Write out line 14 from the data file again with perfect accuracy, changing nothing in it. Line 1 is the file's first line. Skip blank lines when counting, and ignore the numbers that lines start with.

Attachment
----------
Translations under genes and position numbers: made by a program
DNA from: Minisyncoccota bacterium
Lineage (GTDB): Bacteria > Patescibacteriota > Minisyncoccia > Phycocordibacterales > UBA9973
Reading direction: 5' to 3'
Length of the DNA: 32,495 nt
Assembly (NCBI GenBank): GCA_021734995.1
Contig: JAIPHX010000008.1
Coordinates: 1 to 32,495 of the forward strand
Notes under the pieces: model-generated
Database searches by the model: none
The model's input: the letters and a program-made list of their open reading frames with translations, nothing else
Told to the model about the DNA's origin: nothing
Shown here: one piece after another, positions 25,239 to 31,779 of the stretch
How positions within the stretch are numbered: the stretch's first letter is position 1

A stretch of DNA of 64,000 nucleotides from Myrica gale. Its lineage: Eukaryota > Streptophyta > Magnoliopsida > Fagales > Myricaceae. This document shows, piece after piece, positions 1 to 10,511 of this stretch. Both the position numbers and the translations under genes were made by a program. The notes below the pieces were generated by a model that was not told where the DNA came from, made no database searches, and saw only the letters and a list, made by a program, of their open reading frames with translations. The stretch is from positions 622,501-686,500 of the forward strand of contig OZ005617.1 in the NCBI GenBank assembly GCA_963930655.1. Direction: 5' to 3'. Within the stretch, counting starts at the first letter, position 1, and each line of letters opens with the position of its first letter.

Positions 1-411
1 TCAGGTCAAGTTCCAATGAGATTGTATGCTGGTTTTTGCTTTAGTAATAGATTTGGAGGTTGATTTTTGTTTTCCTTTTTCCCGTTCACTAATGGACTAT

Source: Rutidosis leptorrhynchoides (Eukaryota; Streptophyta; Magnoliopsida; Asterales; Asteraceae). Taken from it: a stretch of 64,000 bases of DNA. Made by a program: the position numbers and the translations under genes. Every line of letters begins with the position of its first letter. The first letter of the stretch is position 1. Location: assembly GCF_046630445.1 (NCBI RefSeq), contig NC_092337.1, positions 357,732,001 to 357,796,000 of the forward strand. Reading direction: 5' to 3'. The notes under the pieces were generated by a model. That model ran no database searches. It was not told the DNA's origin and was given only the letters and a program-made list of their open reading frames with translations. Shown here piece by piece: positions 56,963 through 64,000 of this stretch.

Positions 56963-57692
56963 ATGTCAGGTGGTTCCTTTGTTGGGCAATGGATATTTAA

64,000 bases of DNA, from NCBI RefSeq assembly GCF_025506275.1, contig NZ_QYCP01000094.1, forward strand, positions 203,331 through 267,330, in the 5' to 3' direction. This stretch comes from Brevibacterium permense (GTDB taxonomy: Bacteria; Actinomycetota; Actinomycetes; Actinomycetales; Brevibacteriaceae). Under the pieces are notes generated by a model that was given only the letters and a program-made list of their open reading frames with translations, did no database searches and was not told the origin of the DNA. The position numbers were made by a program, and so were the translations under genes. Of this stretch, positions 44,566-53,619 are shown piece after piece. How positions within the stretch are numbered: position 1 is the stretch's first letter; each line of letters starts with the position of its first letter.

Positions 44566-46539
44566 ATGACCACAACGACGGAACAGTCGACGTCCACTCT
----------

How positions within the stretch are numbered: the stretch's first letter is position 1